Stick Insect Genomes Reveal Natural Selection’s Role in Parallel Speciation

See allHide authors and affiliations

Science  16 May 2014:
Vol. 344, Issue 6185, pp. 738-742
DOI: 10.1126/science.1252136

You are currently viewing the figures only.

View Full Text

Log in to view the full text

Log in through your institution

Log in through your institution

  1. Fig. 1 Population structure and whole-genome divergence between host-plant ecotypes of T. cristinae.

    (A) A maximum likelihood tree from whole-genome data from individuals from T. cristinae populations (rooted with other species of Timema not shown). Black circles depict nodes with >80% bootstrap support (100 replicates). Populations LA, HVA, MRA, and R12A were collected from Adenostoma. Populations PRC, HVC, MRC, and R12C were collected from Ceanothus. The geographic locations of the populations are depicted in fig. S1. (B) Patterns of genetic divergence (FST) along the genome. LG indicates linkage group. Colors denote whether SNPs occur in moderately (black) or highly (red/orange) divergent genetic regions, delimited with a HMM approach (weakly differentiated regions in blue are too sparse to see). Results are shown at three different scales. (Top) FST estimates at all ~4.4 million SNPs for each of the four population pairs. (Middle) Genomic divergence for two scaffolds (scaffolds 1271 on LG7 and 2230 on LG6 from HVA × HVC). (Bottom) Magnified view of genomic divergence for one parallel HMM divergence region that harbored a SNP showing parallel allele frequency divergence between hosts upon transplantation (scaffold 556 on LG4 from R12A × R12C; see also Fig. 3). [Credit: courtesy of R. Ribas.]

  2. Fig. 2 Quantification of parallel and nonparallel divergence across population pairs.

    (A) The majority of divergent SNPs (those above the 90th quantile of the empirical FST distribution) were so only in a single comparison, indicative of largely nonparallel genetic divergence across the genome (pie chart; see table S1 for full results, including those from the 99th quantile). Nonetheless, a significant enrichment of parallelism was observed (bar plots, all P < 0.0001, permutation tests of observed versus expected numbers of parallel divergent SNPs). (B) High FST in two population pairs. (C) High FST in three population pairs. (D) High FST in four population pairs. [Credit: courtesy of R. Ribas.]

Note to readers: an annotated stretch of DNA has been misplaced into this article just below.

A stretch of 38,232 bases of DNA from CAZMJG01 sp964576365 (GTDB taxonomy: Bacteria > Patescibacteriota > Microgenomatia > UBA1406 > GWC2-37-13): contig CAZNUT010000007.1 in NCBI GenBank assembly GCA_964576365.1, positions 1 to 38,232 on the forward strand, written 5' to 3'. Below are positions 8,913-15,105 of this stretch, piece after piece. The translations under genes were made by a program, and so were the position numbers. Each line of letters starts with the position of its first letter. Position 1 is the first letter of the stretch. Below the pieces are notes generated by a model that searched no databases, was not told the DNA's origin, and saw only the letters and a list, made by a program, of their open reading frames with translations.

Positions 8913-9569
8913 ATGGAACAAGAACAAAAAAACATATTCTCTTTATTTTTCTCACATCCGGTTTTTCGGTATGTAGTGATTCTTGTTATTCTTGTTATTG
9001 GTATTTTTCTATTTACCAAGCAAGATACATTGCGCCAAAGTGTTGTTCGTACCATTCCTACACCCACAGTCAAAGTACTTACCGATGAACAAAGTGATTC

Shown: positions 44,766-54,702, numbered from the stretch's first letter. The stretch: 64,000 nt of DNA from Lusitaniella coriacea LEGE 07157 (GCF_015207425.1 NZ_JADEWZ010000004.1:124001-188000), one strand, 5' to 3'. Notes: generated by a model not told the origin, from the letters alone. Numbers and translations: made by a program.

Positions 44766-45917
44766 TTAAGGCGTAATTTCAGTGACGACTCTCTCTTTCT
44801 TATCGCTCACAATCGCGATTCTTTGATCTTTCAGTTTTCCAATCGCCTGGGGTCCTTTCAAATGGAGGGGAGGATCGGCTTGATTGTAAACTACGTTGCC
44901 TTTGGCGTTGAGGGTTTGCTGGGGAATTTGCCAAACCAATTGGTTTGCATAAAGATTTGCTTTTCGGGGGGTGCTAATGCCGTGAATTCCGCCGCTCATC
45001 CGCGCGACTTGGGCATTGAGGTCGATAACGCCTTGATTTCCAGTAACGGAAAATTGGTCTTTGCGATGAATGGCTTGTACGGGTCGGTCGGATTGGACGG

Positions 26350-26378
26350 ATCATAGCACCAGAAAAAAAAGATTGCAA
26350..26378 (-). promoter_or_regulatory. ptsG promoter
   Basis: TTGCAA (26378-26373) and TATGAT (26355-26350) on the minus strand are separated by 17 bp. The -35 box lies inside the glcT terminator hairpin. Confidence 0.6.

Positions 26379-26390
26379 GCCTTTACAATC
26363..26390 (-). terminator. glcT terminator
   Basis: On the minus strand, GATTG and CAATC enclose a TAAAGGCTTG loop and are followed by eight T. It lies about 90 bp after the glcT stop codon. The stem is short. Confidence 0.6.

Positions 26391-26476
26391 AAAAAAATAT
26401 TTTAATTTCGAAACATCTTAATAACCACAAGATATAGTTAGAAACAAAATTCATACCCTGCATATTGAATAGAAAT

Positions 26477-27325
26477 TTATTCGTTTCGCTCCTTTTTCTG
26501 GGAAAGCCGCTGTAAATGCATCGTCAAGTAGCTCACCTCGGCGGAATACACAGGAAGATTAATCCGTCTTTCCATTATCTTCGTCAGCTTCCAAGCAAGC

3. Fig. 3 Allele frequency changes across the genome in a field transplant experiment.

    (A) The experimental design, where individuals from population LA were transplanted to a nearby location of five paired blocks that contained a single plant individual of each host species. (B) An empirical quantile plot of the mean divergence in allele frequencies between hosts for all SNPs. (C) SNPs showing the largest parallel divergence between hosts (>99.5th quantile) for individual blocks (orange, greater change on Adenostoma; blue, greater change on Ceanothus). (D) SNPs showing the largest parallel divergence between hosts (>99.5th quantile) averaged across blocks. (E) SNPs showing parallel divergence between hosts in the experiment were in parallel HMM divergence regions between natural population pairs more often than expected by chance (P < 0.05, randomization test). [Credit: courtesy of R. Ribas.]

Stay Connected to Science